He has been chasing essential stories globally since 1992, with a focus on expanding awareness about socially and politically important issues. From his directorial debut ‘The Living Coast’ (Director/Cinematographer: Discovery Channel) to ‘Born to the Wind’ (Camera: PBS, ESPN2, 1999) and ‘Long Road North’ (Writer/Director/Producer: 2008), he is a veteran of numerous award-winning broadcast and media projects worldwide.

Ian has lugged a camera in over a dozen countries to follow a story, and has worked with everyone from independent producers and interactive media companies to established nonprofits and think-tanks like the Club of Rome.
He brings two decades of experience in media- from interactive producer to cinematographer- and blends this history with a refreshing perspective on managing communications tactics. Ian continues to explore the fields of new media outreach, brand identity, and trans-media communications strategy.


Emilie is the rector of St.Barnabas, New Westminster (Anglican) and has been extensively involved in justice and peace work in Guatemala and throughout South and Central America. She holds the honour of being the Chair of the Oscar Romero international liberation theology network. This is an international body of people working for justice and peace in their own communities in their Christian commitment.
Emilie also has extensive knowledge of the practices of Canadian mining companies throughout South and Central America and indeed throughout the world.

Danny Brock has taught high school religion for more than twenty-five years and has directed countless retreats in Canada and the United States. He has a master’s degree in pastoral ministry and is currently director of religious education at Saint Andrew’s Regional Catholic High School in Victoria, British Columbia, Canada. He is the author of Teaching Teens Religion: How to Make it a Favourite Class (Novalis)


Gregory Marchand has been a runner and competitive athlete all his life. Since suffering a cardiac arrest and subsequently undergoing open-heart surgery in 1998 at the age of 40, his running has continued to be a major focus in his life but now as a source of wellness and spiritual growth rather than competition. An educator and counselor for over 30 years, Marchand is also a prolific freelance writer, having published over 100 magazine and newspaper articles, and an engaging pubic speaker.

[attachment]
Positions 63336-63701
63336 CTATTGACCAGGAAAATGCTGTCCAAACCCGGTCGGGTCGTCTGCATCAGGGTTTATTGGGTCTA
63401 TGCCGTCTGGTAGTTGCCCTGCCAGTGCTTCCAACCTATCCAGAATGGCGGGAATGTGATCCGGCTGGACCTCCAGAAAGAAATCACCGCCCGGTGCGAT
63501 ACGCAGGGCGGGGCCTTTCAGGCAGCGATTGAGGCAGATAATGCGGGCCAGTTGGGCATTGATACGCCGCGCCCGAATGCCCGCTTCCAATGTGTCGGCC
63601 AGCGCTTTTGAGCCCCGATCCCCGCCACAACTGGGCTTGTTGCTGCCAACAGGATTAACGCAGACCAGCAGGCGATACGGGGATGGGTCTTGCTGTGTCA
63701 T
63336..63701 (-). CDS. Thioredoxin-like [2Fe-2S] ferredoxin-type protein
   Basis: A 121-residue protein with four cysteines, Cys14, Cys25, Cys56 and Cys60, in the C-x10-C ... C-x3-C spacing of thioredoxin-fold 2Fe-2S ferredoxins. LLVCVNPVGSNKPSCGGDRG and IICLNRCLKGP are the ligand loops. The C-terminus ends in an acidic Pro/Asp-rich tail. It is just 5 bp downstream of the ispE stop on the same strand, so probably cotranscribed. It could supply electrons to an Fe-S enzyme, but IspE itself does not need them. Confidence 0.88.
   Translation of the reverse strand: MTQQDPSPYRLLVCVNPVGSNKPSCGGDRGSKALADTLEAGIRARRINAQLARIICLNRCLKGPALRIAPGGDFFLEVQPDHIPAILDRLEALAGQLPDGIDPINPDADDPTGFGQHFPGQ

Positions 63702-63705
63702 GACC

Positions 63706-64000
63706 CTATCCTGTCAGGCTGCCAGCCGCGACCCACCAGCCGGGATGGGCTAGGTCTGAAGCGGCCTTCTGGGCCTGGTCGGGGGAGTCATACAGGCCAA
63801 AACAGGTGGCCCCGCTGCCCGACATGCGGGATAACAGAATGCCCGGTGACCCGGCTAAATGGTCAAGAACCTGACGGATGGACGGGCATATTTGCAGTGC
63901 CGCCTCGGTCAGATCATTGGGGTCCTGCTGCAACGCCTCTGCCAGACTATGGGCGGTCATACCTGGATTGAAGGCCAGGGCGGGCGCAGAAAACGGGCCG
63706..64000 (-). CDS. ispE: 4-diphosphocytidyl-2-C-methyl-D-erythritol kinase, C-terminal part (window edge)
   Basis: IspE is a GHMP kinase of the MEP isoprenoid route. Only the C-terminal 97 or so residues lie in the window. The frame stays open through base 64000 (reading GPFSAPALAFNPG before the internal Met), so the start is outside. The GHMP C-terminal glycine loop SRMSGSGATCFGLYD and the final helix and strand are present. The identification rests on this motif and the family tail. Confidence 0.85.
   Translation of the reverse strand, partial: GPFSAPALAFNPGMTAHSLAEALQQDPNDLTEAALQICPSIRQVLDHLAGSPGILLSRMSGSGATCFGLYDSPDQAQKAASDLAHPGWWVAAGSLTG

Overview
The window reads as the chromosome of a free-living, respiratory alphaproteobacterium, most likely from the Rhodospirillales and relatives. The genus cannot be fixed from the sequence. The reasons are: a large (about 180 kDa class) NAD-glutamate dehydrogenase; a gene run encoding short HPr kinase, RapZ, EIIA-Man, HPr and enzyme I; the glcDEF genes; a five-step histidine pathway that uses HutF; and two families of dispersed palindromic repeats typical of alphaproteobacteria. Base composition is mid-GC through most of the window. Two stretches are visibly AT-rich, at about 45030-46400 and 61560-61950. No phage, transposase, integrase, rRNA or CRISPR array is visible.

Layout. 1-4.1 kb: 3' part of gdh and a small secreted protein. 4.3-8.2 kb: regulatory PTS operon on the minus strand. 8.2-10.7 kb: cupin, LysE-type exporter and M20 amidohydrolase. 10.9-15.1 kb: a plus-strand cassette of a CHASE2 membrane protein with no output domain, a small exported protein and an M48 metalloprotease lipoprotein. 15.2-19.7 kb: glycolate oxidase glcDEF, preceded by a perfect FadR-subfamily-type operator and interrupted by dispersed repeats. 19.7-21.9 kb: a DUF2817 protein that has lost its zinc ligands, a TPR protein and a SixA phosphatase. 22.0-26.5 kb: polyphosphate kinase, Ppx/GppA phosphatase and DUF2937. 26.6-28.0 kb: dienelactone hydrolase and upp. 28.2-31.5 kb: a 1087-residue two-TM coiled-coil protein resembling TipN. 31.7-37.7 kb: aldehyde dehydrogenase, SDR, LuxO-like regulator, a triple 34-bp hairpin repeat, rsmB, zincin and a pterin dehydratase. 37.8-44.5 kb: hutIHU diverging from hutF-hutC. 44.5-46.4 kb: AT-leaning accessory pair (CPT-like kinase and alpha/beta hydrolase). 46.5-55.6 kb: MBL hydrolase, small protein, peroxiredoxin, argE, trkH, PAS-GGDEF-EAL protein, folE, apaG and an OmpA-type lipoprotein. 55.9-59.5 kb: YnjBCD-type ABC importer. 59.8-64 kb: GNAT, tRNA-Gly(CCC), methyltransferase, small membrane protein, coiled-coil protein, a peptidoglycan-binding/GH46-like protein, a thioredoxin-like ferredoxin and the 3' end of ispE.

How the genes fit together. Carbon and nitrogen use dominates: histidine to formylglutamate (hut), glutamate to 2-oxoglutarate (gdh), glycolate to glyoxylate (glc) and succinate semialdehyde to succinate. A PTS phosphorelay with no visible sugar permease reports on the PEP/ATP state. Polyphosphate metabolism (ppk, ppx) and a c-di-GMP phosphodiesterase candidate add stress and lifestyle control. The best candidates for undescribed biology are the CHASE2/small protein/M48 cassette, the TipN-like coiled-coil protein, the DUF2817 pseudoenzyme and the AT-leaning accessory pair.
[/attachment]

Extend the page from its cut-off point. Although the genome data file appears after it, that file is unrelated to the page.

Open Heart Runner: searching for meaning after my heart stopped is his first book. It tells how, in the year following his cardiac arrest and 20 minutes without a pulse, he battled through a coma and debilitating brain injury to search for the meaning behind his survival that doctors called miraculous.

Star Weiss is an author, educator, and journalist/photojournalist whose work has appeared in The Vancouver Sun, British Columbia Magazine, The Georgia Straight, Harrowsmith and numerous other publications.

In 2007, she co-hosted and co-produced the CBC Radio One special Healing the Heart, a two-hour program which focussed on the places we go to and the music we listen to when we need to heal, and which has been nominated for two North American media awards.

Her new book Havens in a Hectic World: Finding Sacred Places is the culmination of her evolving spiritual beliefs and her lifelong interests in the outdoors and multiculturalism.

Star is also an experienced journalism instructor and former program manager of the Written Image journalism/photojournalism program at Western Academy of Photography, Victoria, BC.

A graduate of Wilfrid Laurier’s Business Administration program in Waterloo, Canada, Matt Jackson was lured away from the corporate world by the thrill of adventure journalism while still a university student. He is now an author, editor, photojournalist and professional speaker, and is the president of Summit Studios, a publishing company specializing in books about travel, humor and the great outdoors.

Matt’s first book, “The Canada Chronicles: A Four-year Hitchhiking Odyssey,” is a Canadian bestseller and won the IPPY award for best North American travel memoir in 2004. He has edited eight anthologies of short stories, including bestselling titles “Mugged by a Moose,” “A Beaver is Eating My Canoe,” and “Never Trust a Smiling Bear.” His writing and photographs have also been featured in more than two dozen popular magazines such as Canadian Geographic, Equinox, Backpacker, Explore, Canoe & Kayak, and BBC Wildlife.